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2.05.2005    |    "Defender of the faith"
A great Christian saint? One of the mightier emperors? A pope? Part of the title of the Queen of England? None of the above. This defender was Ernst Mayr, described as "the leading evolutionary biologists of the 20th century" in his New York Times obituary. Dr. Mayr was 100 (he picked his genes well, it would seem).

This man was, apparently, a one-man industry, shoring up the theory of evolution. Perhaps the title quotation is a slip, but one epitath for him by a scientist was this:

"He was the Darwin of the 20th century, the defender of the faith"
Apparently, at least one of Dr. Mayr's colleagues felt that the theory of evolution requires a leap of, well, something other than that which can be proven.

One of the great challenges to the secularists and their vision of a God-free world is to make claims about how they are purely objective. Their theories are more than just guesses, they are, much, much more than that. Perhaps. A typical venture casting scorn on anything other than the secular establishment's church of evolutionary theory appears in a current Newsweek article on intelligent design. As to that "theory" business, the wording
encourages confusion over the everyday meaning of "theory"—akin to "hunch"—with the scientific meaning, a systematic framework to explain observations. Evolution, which deals with events that no one was around to witness, will always be a "theory."
Of course, ID is based on the observable fact that certain biologic functions, e.g. the human eye, has an "irreducible complexity" that is difficult to imagine merely happening as part of random evolution. Absent a willful and intelligent creator, it is not just difficult to imagine -- there appears no other plausible explanation.

The problem, as with any theory, is that ID is just like Darwinism -- it requires faith. My problem, and, I hope, yours, is that we are burdened with a certain faith that not just allows for God, but is His free gift to us. Faith that God created not just our world and its so-called natural processes, but also created us. God is patient, and we don't really know His time scale (young earthers, you may leave at this point should you wish to avoid being offended).

We may cite the Bible as evidence that Darwin was wrong. But it simply isn't sufficient to state that the particular wording in Genesis denies a longer period of time in which God brought forth His creation, including us. It will not convince those who do not share our faith; it will not convince Christians whose faith does not depend on a literal, word-for-word reading of twice-translated Scripture (Hey, where did Cain's wife pop up from in Genesis 4:17?). It will certainly not convince anyone who knows something sbout the physics of the universe, especially radioactive decay, and the resulting relative abundance of various isotopes.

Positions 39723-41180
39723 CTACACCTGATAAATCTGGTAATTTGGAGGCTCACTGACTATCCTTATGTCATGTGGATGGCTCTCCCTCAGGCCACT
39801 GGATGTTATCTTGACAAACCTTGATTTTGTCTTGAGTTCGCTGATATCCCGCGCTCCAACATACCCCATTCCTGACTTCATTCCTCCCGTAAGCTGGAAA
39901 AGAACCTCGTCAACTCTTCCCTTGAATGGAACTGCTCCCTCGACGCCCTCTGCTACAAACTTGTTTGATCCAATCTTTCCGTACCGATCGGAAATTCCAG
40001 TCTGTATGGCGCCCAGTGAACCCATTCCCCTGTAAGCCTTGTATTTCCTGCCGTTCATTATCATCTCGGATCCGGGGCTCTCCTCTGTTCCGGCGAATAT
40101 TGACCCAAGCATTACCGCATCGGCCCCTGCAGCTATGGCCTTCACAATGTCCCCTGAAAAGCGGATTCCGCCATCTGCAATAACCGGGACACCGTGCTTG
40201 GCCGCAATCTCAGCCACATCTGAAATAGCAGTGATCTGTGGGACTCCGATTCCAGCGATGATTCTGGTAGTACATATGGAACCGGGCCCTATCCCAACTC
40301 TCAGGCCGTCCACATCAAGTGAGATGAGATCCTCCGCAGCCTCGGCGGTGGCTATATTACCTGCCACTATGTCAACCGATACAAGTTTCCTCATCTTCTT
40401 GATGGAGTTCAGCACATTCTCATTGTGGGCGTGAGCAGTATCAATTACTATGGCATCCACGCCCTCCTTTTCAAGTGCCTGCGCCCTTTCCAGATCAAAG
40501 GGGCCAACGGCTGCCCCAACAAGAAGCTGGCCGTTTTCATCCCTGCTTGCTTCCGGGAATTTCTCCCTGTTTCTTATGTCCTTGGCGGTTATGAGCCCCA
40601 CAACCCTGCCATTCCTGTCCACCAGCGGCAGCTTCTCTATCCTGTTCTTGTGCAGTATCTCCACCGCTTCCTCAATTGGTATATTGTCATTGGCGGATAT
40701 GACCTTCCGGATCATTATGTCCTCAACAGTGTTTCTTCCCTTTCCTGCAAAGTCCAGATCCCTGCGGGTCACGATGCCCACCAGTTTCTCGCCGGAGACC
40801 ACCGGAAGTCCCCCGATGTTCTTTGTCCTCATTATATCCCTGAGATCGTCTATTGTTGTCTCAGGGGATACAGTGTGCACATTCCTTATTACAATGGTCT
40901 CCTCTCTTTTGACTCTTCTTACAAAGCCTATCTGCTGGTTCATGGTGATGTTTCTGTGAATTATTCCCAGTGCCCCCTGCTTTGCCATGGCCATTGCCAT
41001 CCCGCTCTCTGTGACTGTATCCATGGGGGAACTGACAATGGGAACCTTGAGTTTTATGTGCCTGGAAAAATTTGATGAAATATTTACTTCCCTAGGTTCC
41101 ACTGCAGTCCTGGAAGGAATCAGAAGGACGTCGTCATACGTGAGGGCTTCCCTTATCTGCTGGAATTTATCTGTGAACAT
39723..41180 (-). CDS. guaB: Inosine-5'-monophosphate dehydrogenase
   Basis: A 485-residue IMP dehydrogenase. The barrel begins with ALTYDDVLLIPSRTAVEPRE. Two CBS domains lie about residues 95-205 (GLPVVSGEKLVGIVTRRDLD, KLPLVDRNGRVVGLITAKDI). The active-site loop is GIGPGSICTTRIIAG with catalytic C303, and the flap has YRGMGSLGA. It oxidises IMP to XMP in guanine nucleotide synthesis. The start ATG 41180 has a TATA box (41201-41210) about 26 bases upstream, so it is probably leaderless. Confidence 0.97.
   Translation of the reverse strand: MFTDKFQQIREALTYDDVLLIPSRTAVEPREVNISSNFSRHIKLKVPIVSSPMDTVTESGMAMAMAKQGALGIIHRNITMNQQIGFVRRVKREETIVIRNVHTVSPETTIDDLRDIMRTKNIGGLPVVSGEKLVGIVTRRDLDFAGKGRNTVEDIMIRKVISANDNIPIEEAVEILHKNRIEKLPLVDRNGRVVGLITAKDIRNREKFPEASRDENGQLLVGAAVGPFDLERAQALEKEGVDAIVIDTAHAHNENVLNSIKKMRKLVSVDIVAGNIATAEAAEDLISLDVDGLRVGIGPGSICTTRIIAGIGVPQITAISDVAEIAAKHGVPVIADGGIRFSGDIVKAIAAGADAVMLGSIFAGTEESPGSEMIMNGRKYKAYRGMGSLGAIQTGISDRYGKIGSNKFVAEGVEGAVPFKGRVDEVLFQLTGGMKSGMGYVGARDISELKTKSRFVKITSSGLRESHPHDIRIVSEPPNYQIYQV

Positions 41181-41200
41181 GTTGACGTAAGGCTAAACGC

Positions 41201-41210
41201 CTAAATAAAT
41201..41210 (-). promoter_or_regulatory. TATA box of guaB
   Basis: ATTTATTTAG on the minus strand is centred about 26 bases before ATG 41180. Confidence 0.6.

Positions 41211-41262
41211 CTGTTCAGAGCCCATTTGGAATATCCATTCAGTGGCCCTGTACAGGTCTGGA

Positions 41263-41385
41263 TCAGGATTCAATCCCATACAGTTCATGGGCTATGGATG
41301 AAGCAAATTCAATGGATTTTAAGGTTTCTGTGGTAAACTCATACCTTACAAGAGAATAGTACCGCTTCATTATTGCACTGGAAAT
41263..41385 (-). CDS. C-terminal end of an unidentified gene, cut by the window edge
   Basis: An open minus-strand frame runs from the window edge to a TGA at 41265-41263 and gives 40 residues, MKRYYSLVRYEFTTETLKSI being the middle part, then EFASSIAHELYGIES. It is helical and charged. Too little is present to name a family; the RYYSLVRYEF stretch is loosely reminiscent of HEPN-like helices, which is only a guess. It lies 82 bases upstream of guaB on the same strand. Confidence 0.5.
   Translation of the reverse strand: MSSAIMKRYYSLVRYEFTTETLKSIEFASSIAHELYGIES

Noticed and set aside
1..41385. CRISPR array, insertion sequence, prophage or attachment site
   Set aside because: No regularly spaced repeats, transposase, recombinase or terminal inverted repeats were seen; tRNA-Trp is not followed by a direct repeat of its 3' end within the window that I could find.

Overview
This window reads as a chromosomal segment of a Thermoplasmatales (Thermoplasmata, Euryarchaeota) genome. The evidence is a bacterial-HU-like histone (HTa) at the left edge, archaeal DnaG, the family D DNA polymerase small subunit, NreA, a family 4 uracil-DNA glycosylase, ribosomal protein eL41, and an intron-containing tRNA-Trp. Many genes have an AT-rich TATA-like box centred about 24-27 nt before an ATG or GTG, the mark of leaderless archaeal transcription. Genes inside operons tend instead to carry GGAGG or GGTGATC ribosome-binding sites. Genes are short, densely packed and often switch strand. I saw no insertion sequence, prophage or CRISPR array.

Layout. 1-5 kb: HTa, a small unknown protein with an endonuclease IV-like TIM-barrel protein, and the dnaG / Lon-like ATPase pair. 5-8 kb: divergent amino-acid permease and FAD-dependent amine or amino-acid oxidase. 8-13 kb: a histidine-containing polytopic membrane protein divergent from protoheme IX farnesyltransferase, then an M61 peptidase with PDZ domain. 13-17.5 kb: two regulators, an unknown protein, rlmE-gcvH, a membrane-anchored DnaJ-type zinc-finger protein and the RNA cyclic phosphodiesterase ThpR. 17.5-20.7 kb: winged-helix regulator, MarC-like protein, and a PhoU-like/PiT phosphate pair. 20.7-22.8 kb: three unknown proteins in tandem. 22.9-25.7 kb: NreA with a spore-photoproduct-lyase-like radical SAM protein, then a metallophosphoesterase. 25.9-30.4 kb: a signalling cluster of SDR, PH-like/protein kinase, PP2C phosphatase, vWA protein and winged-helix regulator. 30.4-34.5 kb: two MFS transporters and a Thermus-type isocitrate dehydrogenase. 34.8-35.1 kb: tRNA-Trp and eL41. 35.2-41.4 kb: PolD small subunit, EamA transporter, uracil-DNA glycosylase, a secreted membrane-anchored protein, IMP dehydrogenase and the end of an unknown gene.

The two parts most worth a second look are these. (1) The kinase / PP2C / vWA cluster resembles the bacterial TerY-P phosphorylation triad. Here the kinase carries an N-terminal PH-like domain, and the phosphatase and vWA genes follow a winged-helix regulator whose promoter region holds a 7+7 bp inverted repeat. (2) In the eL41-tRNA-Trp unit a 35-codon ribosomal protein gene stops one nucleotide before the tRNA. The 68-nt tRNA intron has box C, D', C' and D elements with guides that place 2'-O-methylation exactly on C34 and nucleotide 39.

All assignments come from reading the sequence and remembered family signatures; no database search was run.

These, also, are God's works. It is easier to imagine that human scribes got the original story in Genesis in words, not literally true, that would make sense to them at the time, than to think that God is playing tricks with us by salting the universe with false leads. And who says that six days would have to be six rotations of the earth about its axis as they occur now? Could they have been? Possible, yes. Again, why would God need to do this? The creation story works just as well if each "day" was millions and millions of years. It is the Author we should never doubt; His methods and how we describe them should be secondary.

Intelligent design may offer us non-literalist believers with a means to explain what we know to be the truth. That truth being that we are created by God in His image. It's the how that may baffle us. God does, indeed, work in mysterious ways. But in ways that we can, perhaps, describe with theories that can appeal to both our faith and our reason.

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About this site and the author

Welcome. My name is John Luke Rich, (very) struggling Christian. The focus here is Christianity in its many varieties, its fussing and feuding, how it impacts our lives and our society, with detours to consider it with other faiths (or lack thereof).

Call this blog my way of evangelizing on the internet.

Putting it differently, we're only here on this earth a short time. It's the rest of eternity that we should be most concerned about. Call it the care and feeding of our souls.

I was born Jewish, and born again in Christ Jesus over thirty years ago. First as a Roman Catholic; now a Calvinist by persuasion and a Baptist by denomination. But I'm hardly a poster boy for doctrinal rigidity.

I believe that Scripture is the rock on which all Christian churches must stand -- or sink if they are not so grounded. I believe that we are saved by faith, but hardly in a vacuum. That faith is a gift from God, through no agency on our part -- although we sometimes turn a deaf ear and choose to ignore God's knocking on the door.

To be Christian is to evangelize. Those who think it not their part to evangelize perhaps haven't truly understood what our Lord told us in Matthew 28. We must preach the Gospel as best we are able. Using words if necessary.

Though my faith waxes and wanes, it never seems to go away. Sometimes I wish it would, to give me some peace of mind. But then, Jesus never said that walking with Him was going to be easy...

Final note: I also blog as Jack Rich on cultural, political and other things over at Wrong Side of the Tracks

Thanks for stopping by.